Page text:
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  • 301.
    Nyström, Lina
    et al.
    Uppsala Univ, Dept Pharm, Uppsala, Sweden..
    Nordström, Randi
    Uppsala Univ, Dept Pharm, Uppsala, Sweden..
    Strömstedt, Adam
    Uppsala Univ, Dept Med Chem, Uppsala, Sweden..
    Saunders, Brian
    Univ Manchester, Manchester, Lancs, England..
    Alvarez-Asencio, Ruben
    KTH, School of Engineering Sciences in Chemistry, Biotechnology and Health (CBH), Chemistry, Surface and Corrosion Science.
    Rutland, Mark W.
    KTH, School of Engineering Sciences in Chemistry, Biotechnology and Health (CBH), Chemistry, Surface and Corrosion Science.
    Malmsten, Martin
    Uppsala Univ, Dept Pharm, Uppsala, Sweden..
    Peptide-loaded microgels as antimicrobial surface coatings2018In: Abstract of Papers of the American Chemical Society, ISSN 0065-7727, Vol. 255Article in journal (Other academic)
  • 302. Ocheng, Francis
    et al.
    Bwanga, Freddie
    Joloba, Moses
    Borg-Karlson, Ann-Karin
    KTH, School of Chemical Science and Engineering (CHE), Chemistry, Organic Chemistry.
    Gustafsson, Anders
    Obua, Celestino
    Antibacterial activities of extracts from Ugandan medicinal plants used for oral care2014In: Journal of Ethnopharmacology, ISSN 0378-8741, E-ISSN 1872-7573, Vol. 155, no 1, p. 852-855Article in journal (Refereed)
    Abstract [en]

    Ethnopharmacological relevance: Medicinal plants are widely used for treatment of oral/dental diseases in Uganda. Aim of the study: To investigate antibacterial activities of 16 commonly used medicinal plants on microorganisms associated with periodontal diseases (PD) and dental caries (DC). Materials and methods: Pulp juice and solvent extracts (hexane, methanol and water) from the plants were tested against Aggregatibacter actinomycetemcomitans, Porphyromonas gingivalis, Tannerella forsythia associated with PD and Streptococcus mutans, Streptococcus sobrinus, Lactobacillus acidophilus associated with DC. Tests were done using agar well-diffusion (pulp juice) and agar-dilution (Solvent extracts) assays. Results: Pulp juice from Zanthoxylum chalybeum and Euclea latidens showed activity against all the bacteria, Zanthoxylum chalybeum being most active. Hexane extract from aerial part of Helichrysum odoratissimum was most active (MIC: 0.125-0.5 mg/ml). Methanol extract from leaves of Lantana trifolia showed activity against all bacteria (MIC: 0.25-1 mg/ml). Conclusion: Several of the tested plants showed antibacterial activities against bacteria associated with PD and DC, meriting further investigations.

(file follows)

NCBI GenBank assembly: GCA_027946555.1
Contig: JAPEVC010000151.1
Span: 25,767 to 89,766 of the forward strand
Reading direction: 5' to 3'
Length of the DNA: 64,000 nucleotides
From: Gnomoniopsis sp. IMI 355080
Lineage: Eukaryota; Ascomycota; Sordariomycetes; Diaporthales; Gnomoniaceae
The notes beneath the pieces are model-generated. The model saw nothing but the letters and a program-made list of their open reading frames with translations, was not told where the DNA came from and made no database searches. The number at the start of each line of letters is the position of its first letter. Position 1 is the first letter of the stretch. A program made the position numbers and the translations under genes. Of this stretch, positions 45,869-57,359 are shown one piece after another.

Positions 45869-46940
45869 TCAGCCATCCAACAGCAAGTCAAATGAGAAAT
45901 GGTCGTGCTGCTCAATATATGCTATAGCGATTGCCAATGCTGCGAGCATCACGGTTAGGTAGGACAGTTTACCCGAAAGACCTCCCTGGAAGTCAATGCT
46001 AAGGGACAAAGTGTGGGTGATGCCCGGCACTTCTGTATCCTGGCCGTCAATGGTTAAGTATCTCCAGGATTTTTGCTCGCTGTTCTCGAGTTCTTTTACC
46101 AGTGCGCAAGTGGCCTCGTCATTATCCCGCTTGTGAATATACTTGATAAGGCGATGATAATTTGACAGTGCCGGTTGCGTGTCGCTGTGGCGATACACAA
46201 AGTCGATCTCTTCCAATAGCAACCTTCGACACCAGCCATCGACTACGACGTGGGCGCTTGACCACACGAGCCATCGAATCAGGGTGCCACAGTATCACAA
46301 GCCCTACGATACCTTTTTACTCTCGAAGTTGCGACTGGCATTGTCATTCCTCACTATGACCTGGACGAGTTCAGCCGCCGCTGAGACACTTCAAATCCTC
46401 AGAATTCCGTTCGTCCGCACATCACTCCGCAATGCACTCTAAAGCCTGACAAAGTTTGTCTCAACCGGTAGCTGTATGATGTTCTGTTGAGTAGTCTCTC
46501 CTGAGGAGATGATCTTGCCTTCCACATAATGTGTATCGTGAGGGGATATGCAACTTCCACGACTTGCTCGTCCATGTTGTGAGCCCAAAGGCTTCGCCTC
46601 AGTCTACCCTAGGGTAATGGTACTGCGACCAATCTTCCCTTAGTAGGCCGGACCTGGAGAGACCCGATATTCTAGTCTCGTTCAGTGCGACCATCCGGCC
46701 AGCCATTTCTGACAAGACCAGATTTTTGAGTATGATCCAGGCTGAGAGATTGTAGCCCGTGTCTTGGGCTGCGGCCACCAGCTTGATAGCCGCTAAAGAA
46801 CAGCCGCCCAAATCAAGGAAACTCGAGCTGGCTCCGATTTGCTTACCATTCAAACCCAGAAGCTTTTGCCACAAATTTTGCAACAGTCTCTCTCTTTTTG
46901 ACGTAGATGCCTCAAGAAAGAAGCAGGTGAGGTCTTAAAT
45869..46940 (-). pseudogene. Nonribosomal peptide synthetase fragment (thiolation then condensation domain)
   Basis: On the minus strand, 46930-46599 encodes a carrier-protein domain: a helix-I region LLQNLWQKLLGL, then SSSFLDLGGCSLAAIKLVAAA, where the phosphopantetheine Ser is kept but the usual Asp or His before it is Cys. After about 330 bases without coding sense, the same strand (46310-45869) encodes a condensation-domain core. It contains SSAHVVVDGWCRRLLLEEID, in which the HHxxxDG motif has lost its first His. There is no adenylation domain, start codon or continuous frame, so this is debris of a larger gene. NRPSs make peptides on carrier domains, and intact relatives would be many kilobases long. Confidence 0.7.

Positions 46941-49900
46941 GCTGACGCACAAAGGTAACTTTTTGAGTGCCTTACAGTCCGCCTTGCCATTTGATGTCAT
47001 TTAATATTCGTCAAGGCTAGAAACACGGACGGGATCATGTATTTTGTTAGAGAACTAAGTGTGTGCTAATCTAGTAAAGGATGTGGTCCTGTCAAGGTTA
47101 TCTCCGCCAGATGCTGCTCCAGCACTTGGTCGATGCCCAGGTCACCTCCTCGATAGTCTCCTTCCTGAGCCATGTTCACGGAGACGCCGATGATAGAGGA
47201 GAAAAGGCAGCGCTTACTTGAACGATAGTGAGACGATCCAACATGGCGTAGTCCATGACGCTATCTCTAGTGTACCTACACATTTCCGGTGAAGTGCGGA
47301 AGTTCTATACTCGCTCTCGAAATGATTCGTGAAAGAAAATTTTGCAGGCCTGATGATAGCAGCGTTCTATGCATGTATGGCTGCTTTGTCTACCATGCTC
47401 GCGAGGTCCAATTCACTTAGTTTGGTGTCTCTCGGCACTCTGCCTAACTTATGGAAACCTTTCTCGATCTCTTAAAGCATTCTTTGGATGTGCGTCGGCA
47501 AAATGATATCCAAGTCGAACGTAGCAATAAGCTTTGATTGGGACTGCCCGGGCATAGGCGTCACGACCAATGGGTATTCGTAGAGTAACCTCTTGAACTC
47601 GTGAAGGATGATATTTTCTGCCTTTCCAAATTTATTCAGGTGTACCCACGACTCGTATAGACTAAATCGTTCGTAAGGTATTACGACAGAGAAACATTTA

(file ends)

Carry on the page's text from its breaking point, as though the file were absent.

• 303.
    Odnevall Wallinder, Inger
    et al.
    KTH, School of Chemical Science and Engineering (CHE), Chemistry, Surface and Corrosion Science.
    Bertling, Sofia
    KTH, School of Chemical Science and Engineering (CHE), Chemistry, Corrosion Science.
    Herting, Gunilla
    KTH, School of Chemical Science and Engineering (CHE), Chemistry, Surface and Corrosion Science.
    Leygraf, Christofer
    KTH, School of Chemical Science and Engineering (CHE), Chemistry, Surface and Corrosion Science.
    Environmental fate of corrosion-induced metal release from stainless steel2005In: Nordic Steel & Mining Review, ISSN 0284-0448, no 3, p. 32-34Article in journal (Other (popular science, discussion, etc.))
  • 304.
    Odnevall Wallinder, Inger
    et al.
    KTH, Superseded Departments, Materials Science and Engineering.
    Bertling, Sofia
    KTH, Superseded Departments, Materials Science and Engineering.
    Herting, Gunilla
    KTH, Superseded Departments, Materials Science and Engineering.
    Leygraf, Christofer
    KTH, Superseded Departments, Materials Science and Engineering.
    Runoff and fate of zinc from outdoor constructions - Selected results from a five-year exposure programme (short summary)2004In: ACOM (A corrosion management and applications engineering magazine from Outokumpu Stainless), Vol. 2Article in journal (Other (popular science, discussion, etc.))
  • 305.
    Odnevall Wallinder, Inger
    et al.
    KTH, Superseded Departments, Materials Science and Engineering.
    Bertling, Sofia
    KTH, Superseded Departments, Materials Science and Engineering.
    Leygraf, Christofer
    KTH, Superseded Departments, Materials Science and Engineering.
    Kan miljöeffekter påvisas från utomhuskonstruktioner i rostfritt stål?2004In: Bygg & Teknik, ISSN 0281-658X, no 4, p. 26-28Article in journal (Other (popular science, discussion, etc.))
  • 306.
    Odnevall Wallinder, Inger